] in QPS5, versus ∼0.5 [
      • Hamada M.
      • Terao Y.
      • Hanajima R.
      • Shirota Y.
      • Nakatani-Enomoto S.
      • Furubayashi T.
      • et al.
      Bidirectional long-term motor cortical plasticity and metaplasticity induced by quadripulse transcranial magnetic stimulation.
      ], 0.67 [
      • Nakamura K.
      • Groiss S.J.
      • Hamada M.
      • Enomoto H.
      • Kadowaki S.
      • Abe M.
      • et al.
      Variability in response to quadripulse stimulation of the motor cortex.
      ], and ∼0.8 [
      • Tiksnadi A.
      • Murakami T.
      • Wiratman W.
      • Matsumoto H.
      • Ugawa Y.
      Direct comparison of efficacy of the motor cortical plasticity induction and the interindividual variability between TBS and QPS.
      ] in QPS50. The grand means of normalized MEP measured in the present study (1.71 ± 0.41 in QPS5 and 0.82 ± 0.23 in QPS50) were comparable to those induced by the Magstim stimulator. These effects induced by the newly developed stimulator are supported by previous observations showing that short-interval intracortical inhibition is not sensitive to slight differences in TMS pulse waveform [
      • Wessel M.J.
      • Draaisma L.R.
      • Morishita T.
      • Hummel F.C.
      The effects of stimulator, waveform, and current direction on intracortical inhibition and facilitation: a TMS comparison study.
      ]. In the present study, the effect sizes of MEP-changes after QPS50 were found to be smaller than those measured after QPS5. A similar trend was reported in previous studies [
      • Hamada M.
      • Terao Y.
      • Hanajima R.
      • Shirota Y.
      • Nakatani-Enomoto S.
      • Furubayashi T.
      • et al.
      Bidirectional long-term motor cortical plasticity and metaplasticity induced by quadripulse transcranial magnetic stimulation.
      ,
      • Nakamura K.
      • Groiss S.J.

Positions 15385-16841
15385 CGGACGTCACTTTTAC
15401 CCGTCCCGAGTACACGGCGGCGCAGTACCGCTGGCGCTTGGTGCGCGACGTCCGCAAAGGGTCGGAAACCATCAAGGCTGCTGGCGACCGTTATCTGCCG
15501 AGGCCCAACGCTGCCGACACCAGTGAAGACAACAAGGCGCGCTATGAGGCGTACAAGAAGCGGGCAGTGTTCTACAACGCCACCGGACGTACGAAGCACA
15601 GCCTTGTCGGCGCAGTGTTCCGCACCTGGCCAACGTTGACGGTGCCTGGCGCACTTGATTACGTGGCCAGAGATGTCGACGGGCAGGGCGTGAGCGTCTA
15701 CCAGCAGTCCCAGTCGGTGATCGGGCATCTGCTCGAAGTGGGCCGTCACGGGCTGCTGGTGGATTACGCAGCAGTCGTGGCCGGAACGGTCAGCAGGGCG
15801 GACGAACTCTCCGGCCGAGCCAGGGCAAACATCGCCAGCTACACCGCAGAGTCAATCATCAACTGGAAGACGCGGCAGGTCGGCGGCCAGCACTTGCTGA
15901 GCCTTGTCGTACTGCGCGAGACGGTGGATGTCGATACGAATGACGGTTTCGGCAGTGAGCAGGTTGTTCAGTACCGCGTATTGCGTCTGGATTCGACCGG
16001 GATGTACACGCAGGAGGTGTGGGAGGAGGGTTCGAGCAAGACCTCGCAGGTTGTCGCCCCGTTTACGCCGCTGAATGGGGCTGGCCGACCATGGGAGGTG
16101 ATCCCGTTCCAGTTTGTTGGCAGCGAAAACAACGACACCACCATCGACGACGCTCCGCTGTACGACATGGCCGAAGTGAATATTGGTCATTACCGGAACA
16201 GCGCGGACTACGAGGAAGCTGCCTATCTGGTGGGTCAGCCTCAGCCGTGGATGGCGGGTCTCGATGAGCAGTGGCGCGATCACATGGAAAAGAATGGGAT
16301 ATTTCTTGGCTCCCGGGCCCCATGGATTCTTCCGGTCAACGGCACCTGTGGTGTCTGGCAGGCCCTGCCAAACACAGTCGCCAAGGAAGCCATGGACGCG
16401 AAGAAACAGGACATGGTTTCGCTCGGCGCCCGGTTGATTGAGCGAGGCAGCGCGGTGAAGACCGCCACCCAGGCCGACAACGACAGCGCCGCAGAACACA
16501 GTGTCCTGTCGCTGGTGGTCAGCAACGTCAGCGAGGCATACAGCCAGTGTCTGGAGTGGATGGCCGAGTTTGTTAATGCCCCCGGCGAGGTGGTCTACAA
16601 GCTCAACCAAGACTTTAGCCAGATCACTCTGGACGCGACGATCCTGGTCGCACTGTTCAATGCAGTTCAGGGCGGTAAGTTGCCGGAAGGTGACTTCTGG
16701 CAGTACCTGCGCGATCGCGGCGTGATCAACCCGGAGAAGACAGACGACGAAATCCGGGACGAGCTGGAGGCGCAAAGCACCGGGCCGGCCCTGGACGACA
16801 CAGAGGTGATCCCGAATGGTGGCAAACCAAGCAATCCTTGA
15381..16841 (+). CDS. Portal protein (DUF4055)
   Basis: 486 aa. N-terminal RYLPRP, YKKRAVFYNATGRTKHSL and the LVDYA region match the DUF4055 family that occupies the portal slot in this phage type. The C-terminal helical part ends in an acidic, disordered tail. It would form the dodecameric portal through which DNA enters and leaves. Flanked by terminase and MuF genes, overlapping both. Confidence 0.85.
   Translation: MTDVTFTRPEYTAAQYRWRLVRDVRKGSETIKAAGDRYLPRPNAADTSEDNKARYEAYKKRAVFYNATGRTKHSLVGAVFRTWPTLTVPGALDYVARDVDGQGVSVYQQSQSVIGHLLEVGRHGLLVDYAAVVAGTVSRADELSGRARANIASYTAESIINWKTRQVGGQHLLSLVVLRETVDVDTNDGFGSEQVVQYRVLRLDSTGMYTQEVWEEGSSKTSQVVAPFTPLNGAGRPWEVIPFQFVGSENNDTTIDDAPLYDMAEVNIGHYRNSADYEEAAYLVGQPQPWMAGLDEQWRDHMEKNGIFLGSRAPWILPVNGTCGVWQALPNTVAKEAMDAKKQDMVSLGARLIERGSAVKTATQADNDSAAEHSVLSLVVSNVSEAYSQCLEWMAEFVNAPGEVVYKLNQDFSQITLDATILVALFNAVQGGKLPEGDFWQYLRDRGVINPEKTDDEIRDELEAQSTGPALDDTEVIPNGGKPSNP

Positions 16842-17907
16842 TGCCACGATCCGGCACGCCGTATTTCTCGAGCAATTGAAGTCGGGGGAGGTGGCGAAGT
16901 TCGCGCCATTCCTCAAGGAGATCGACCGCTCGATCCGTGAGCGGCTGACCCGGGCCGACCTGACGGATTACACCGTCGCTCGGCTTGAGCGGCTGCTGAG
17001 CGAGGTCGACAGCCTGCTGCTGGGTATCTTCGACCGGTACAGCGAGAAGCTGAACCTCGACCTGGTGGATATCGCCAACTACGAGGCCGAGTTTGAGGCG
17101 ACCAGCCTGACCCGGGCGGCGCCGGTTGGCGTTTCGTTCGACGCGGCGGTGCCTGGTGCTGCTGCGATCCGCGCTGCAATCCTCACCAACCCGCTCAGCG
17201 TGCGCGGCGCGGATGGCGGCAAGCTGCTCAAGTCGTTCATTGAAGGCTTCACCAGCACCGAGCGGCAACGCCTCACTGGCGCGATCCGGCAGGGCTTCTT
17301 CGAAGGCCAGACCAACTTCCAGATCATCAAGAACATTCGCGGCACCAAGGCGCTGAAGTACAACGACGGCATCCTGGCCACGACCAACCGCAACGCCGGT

• Hamada M.
      • Enomoto H.
      • Kadowaki S.
      • Abe M.
      • et al.
      Variability in response to quadripulse stimulation of the motor cortex.
      ,
      • Simeoni S.
      • Hannah R.
      • Sato D.
      • Kawakami M.
      • Rothwell J.
      • Simeoni S.
      • et al.
      Effects of quadripulse stimulation on human motor cortex excitability: a replication study.
      ].
      Together, these findings reveal that the newly developed QPS stimulator is as effective as the original QPS stimulator [
      • Hamada M.
      • Terao Y.
      • Hanajima R.
      • Shirota Y.
      • Nakatani-Enomoto S.
      • Furubayashi T.
      • et al.
      Bidirectional long-term motor cortical plasticity and metaplasticity induced by quadripulse transcranial magnetic stimulation.
      ]. A promising approach to boost the after-effect of QPS50 would be to combine QPS with afferent electric stimulation of the peripheral nerves using paired-associative QPS [
      • Wiratman W.
      • Murakmi T.
      • Tiksnadi A.
      • Kobayashi S.
      • Hanajima R.
      • Ugawa Y.
      Enhancement of LTD-like aftereffects by combining quadripulse stimulation for LTD with paired-associative peripheral nerve stimulation (paired-associative QPS).
      ].

      Declaration of interests

      The authors declare that they have no known competing financial interests or personal relationships that could have appeared to influence the work reported in this paper.

      Appendix A. Supplementary data

      The following is the Supplementary data to this article: